The latest issue of Metro News asks the most common question in our field: "Why aren’t there more women in science and engineering?” Although we have research-based answers to this question, many individuals (even in academia) who are not familiar with the issues women face have their own ideas about why there are so few. Common assertions include: "Women are just not interested in math and science the way men are,” "Women can’t handle the rigorous work environment,” and "Academia isn’t suited to women, who need to take time off to raise a family.” But the tone of these assertions does not fault academia or the lack of family-responsive policies in the United States – instead, they focus on the inability of women to fit in.
AWIS Executive Director, Janet Bandows Koster rejects this notion, emphasizing that it is the under-recognition, unequal pay and benefits, as well as discriminatory promotion and hiring practices that discourage women from pursuing careers in science, technology, engineering and mathematics (STEM). She asserts, "action must be taken at the federal and institutional level to alleviate the challenges impeding women’s access to [higher level] positions, including gender biases in the workplace and outmoded institutional practices.” One of the primary goals of our advocacy initiatives at AWIS is working at the federal and institutional levels to raise awareness about these issues, and we are also engaging scientific disciplinary societies in a campaign to increase the number of women receiving awards and recognition for research.
Metro News pontificates, "It might not be long before [women] become front and center in the world of math and science…” but to be clear, we have not come this far by chance. It has taken 40 years to get where we are today, through the tireless efforts of advocates for women in science at every level of engagement, and AWIS will continue to work for gender parity in STEM until people are no longer asking, "Why aren’t there more women in science?”          
Funding for Basic Research on the Chopping Block?
With frustrating "news” about the budget talks inundating national airwaves, viewers are likely to shy away from reading any more about deficit reduction and slash-and-burn campaigns. But scientists funded by the National Science Foundation (NSF) should be informed about the most recent attacks on basic research. Senator Tom Coburn from Oklahoma has just released a new version of his recycled report about the need to cut investments in the National Science Foundation, citing important research as "fraudulent and inappropriate expenditures.” As the drop-out member of the bipartisan "gang of six” Senator Coburn has been known to radicalize issues, but his report is full of misleading statistics and misguided assertions that have gone too far.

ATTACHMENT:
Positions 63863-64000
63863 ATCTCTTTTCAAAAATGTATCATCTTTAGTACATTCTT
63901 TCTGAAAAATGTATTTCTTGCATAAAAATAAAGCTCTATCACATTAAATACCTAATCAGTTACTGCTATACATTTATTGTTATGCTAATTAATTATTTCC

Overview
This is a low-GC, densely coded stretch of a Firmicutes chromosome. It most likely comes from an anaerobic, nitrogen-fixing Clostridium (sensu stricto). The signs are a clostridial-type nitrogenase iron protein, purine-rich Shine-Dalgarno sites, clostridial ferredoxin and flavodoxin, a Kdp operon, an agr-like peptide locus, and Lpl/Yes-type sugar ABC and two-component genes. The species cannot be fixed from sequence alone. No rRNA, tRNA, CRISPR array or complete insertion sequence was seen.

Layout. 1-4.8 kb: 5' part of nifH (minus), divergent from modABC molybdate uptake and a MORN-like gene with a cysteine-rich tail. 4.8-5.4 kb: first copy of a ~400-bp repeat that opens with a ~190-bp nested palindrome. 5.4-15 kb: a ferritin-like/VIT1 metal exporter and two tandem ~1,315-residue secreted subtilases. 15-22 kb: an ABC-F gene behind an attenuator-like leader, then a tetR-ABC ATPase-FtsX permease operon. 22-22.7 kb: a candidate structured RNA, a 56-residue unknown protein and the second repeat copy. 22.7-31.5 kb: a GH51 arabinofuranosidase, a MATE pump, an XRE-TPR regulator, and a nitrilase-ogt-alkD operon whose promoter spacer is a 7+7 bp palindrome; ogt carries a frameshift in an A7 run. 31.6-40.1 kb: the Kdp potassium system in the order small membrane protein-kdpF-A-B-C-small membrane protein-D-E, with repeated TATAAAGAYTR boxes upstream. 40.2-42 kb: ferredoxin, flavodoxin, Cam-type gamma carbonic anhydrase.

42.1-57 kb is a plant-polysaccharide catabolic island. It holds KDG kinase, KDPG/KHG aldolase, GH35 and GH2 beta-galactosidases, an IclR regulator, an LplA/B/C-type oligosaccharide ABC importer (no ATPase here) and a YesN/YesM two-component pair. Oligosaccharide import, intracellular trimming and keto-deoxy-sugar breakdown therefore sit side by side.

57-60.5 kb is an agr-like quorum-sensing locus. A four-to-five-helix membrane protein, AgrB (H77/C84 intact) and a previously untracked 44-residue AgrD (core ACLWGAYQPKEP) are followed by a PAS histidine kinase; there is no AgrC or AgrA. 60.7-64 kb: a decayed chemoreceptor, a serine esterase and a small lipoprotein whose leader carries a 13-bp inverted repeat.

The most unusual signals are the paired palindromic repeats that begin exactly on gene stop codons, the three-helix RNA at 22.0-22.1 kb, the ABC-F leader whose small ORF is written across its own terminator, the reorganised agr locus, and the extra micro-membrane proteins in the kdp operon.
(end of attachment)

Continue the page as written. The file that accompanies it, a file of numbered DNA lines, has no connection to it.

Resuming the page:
His two major recommendations of relevance to researchers are to 1. Eliminate the Social, Behavioral, and Economics (SBE) Directorate and 2. Reduce funding for Education and Human Resources (EHR). The main arguments for cutting these programs in Coburn’s report is that other agencies are already doing this work, and the work that is being done is "low-priority”. Some of the projects he is attacking are directly related to women, and phrased in such a way as to diminish their significance. For example, the report calls into question the value projects with titles such as: "Do boys like to play with trucks and girls like to play with dolls” and "How much housework does a husband create for a wife.” But this cutting-edge social and behavioral research gets at the heart of underlying gender inequalities in our society that could help answer the aforementioned question: Why are there so few women in science and engineering? – A question whose answer is critical to the future competitiveness of our nation.